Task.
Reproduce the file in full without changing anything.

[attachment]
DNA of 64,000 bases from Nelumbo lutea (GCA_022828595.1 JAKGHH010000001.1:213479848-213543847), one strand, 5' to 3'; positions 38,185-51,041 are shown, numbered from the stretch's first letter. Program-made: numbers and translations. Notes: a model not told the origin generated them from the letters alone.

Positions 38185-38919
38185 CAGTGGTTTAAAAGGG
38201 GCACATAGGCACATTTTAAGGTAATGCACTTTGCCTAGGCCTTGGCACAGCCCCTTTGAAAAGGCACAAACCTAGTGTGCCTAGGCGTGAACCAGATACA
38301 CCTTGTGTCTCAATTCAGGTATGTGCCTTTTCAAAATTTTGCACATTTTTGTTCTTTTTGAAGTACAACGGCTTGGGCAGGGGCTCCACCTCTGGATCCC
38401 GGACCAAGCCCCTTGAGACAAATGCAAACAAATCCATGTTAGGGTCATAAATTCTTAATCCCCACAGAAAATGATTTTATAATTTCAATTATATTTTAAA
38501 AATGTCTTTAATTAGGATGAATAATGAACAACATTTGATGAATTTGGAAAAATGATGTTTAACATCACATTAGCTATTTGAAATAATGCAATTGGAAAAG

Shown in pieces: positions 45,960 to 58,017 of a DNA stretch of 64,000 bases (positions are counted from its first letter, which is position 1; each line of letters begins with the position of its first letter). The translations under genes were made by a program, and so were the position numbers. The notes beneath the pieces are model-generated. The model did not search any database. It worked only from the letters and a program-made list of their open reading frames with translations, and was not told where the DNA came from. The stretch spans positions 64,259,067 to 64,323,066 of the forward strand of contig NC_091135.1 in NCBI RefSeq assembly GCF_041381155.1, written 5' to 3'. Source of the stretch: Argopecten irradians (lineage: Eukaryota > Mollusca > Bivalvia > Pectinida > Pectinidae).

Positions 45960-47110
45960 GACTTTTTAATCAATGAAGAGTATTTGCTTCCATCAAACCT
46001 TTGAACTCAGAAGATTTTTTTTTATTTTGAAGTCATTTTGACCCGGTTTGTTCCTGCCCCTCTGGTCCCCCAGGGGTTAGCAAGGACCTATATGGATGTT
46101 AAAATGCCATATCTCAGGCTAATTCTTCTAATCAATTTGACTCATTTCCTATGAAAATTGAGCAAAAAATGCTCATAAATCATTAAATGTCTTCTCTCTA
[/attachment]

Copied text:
DNA of 64,000 bases from Nelumbo lutea (GCA_022828595.1 JAKGHH010000001.1:213479848-213543847), one strand, 5' to 3'; positions 38,185-51,041 are shown, numbered from the stretch's first letter. Program-made: numbers and translations. Notes: a model not told the origin generated them from the letters alone.

Positions 38185-38919
38185 CAGTGGTTTAAAAGGG
38201 GCACATAGGCACATTTTAAGGTAATGCACTTTGCCTAGGCCTTGGCACAGCCCCTTTGAAAAGGCACAAACCTAGTGTGCCTAGGCGTGAACCAGATACA
38301 CCTTGTGTCTCAATTCAGGTATGTGCCTTTTCAAAATTTTGCACATTTTTGTTCTTTTTGAAGTACAACGGCTTGGGCAGGGGCTCCACCTCTGGATCCC
38401 GGACCAAGCCCCTTGAGACAAATGCAAACAAATCCATGTTAGGGTCATAAATTCTTAATCCCCACAGAAAATGATTTTATAATTTCAATTATATTTTAAA
38501 AATGTCTTTAATTAGGATGAATAATGAACAACATTTGATGAATTTGGAAAAATGATGTTTAACATCACATTAGCTATTTGAAATAATGCAATTGGAAAAG

Shown in pieces: positions 45,960 to 58,017 of a DNA stretch of 64,000 bases (positions are counted from its first letter, which is position 1; each line of letters begins with the position of its first letter). The translations under genes were made by a program, and so were the position numbers. The notes beneath the pieces are model-generated. The model did not search any database. It worked only from the letters and a program-made list of their open reading frames with translations, and was not told where the DNA came from. The stretch spans positions 64,259,067 to 64,323,066 of the forward strand of contig NC_091135.1 in NCBI RefSeq assembly GCF_041381155.1, written 5' to 3'. Source of the stretch: Argopecten irradians (lineage: Eukaryota > Mollusca > Bivalvia > Pectinida > Pectinidae).

Positions 45960-47110
45960 GACTTTTTAATCAATGAAGAGTATTTGCTTCCATCAAACCT
46001 TTGAACTCAGAAGATTTTTTTTTATTTTGAAGTCATTTTGACCCGGTTTGTTCCTGCCCCTCTGGTCCCCCAGGGGTTAGCAAGGACCTATATGGATGTT
46101 AAAATGCCATATCTCAGGCTAATTCTTCTAATCAATTTGACTCATTTCCTATGAAAATTGAGCAAAAAATGCTCATAAATCATTAAATGTCTTCTCTCTA